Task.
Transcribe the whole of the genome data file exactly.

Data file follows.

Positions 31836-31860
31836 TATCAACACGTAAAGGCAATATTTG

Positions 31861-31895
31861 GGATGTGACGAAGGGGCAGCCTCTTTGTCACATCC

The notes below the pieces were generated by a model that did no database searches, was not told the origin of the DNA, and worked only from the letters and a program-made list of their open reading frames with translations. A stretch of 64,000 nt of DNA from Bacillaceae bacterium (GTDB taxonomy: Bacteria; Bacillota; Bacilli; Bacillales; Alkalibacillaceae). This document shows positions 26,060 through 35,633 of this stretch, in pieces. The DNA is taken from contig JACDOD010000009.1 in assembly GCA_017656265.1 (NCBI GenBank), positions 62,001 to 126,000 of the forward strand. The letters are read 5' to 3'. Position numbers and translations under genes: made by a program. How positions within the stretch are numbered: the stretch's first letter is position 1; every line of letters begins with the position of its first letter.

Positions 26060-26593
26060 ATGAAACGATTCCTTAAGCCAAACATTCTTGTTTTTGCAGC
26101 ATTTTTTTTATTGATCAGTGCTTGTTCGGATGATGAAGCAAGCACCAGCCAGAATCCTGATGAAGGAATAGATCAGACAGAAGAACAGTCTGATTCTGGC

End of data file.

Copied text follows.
Positions 31836-31860
31836 TATCAACACGTAAAGGCAATATTTG

Positions 31861-31895
31861 GGATGTGACGAAGGGGCAGCCTCTTTGTCACATCC

The notes below the pieces were generated by a model that did no database searches, was not told the origin of the DNA, and worked only from the letters and a program-made list of their open reading frames with translations. A stretch of 64,000 nt of DNA from Bacillaceae bacterium (GTDB taxonomy: Bacteria; Bacillota; Bacilli; Bacillales; Alkalibacillaceae). This document shows positions 26,060 through 35,633 of this stretch, in pieces. The DNA is taken from contig JACDOD010000009.1 in assembly GCA_017656265.1 (NCBI GenBank), positions 62,001 to 126,000 of the forward strand. The letters are read 5' to 3'. Position numbers and translations under genes: made by a program. How positions within the stretch are numbered: the stretch's first letter is position 1; every line of letters begins with the position of its first letter.

Positions 26060-26593
26060 ATGAAACGATTCCTTAAGCCAAACATTCTTGTTTTTGCAGC
26101 ATTTTTTTTATTGATCAGTGCTTGTTCGGATGATGAAGCAAGCACCAGCCAGAATCCTGATGAAGGAATAGATCAGACAGAAGAACAGTCTGATTCTGGC